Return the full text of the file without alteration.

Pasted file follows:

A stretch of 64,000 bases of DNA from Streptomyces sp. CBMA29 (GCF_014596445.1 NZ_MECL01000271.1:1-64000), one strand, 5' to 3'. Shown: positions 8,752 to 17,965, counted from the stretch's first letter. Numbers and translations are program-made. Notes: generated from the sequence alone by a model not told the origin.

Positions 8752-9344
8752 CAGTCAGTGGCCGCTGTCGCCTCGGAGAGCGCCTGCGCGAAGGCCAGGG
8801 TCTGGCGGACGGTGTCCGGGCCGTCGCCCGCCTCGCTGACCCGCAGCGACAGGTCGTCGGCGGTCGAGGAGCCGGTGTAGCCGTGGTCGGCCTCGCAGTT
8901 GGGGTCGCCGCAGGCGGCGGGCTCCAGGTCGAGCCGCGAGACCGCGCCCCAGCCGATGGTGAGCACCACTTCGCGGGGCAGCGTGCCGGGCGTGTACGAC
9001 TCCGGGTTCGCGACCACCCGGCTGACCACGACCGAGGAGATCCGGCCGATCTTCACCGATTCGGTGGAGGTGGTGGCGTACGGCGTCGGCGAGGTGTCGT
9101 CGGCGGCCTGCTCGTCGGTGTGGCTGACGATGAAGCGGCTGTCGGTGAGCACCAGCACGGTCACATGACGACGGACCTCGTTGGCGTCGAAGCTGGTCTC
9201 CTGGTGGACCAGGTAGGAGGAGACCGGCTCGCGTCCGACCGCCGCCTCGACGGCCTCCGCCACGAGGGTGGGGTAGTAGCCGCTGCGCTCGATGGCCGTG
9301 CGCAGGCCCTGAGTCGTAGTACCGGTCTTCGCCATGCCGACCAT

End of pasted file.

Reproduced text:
A stretch of 64,000 bases of DNA from Streptomyces sp. CBMA29 (GCF_014596445.1 NZ_MECL01000271.1:1-64000), one strand, 5' to 3'. Shown: positions 8,752 to 17,965, counted from the stretch's first letter. Numbers and translations are program-made. Notes: generated from the sequence alone by a model not told the origin.

Positions 8752-9344
8752 CAGTCAGTGGCCGCTGTCGCCTCGGAGAGCGCCTGCGCGAAGGCCAGGG
8801 TCTGGCGGACGGTGTCCGGGCCGTCGCCCGCCTCGCTGACCCGCAGCGACAGGTCGTCGGCGGTCGAGGAGCCGGTGTAGCCGTGGTCGGCCTCGCAGTT
8901 GGGGTCGCCGCAGGCGGCGGGCTCCAGGTCGAGCCGCGAGACCGCGCCCCAGCCGATGGTGAGCACCACTTCGCGGGGCAGCGTGCCGGGCGTGTACGAC
9001 TCCGGGTTCGCGACCACCCGGCTGACCACGACCGAGGAGATCCGGCCGATCTTCACCGATTCGGTGGAGGTGGTGGCGTACGGCGTCGGCGAGGTGTCGT
9101 CGGCGGCCTGCTCGTCGGTGTGGCTGACGATGAAGCGGCTGTCGGTGAGCACCAGCACGGTCACATGACGACGGACCTCGTTGGCGTCGAAGCTGGTCTC
9201 CTGGTGGACCAGGTAGGAGGAGACCGGCTCGCGTCCGACCGCCGCCTCGACGGCCTCCGCCACGAGGGTGGGGTAGTAGCCGCTGCGCTCGATGGCCGTG
9301 CGCAGGCCCTGAGTCGTAGTACCGGTCTTCGCCATGCCGACCAT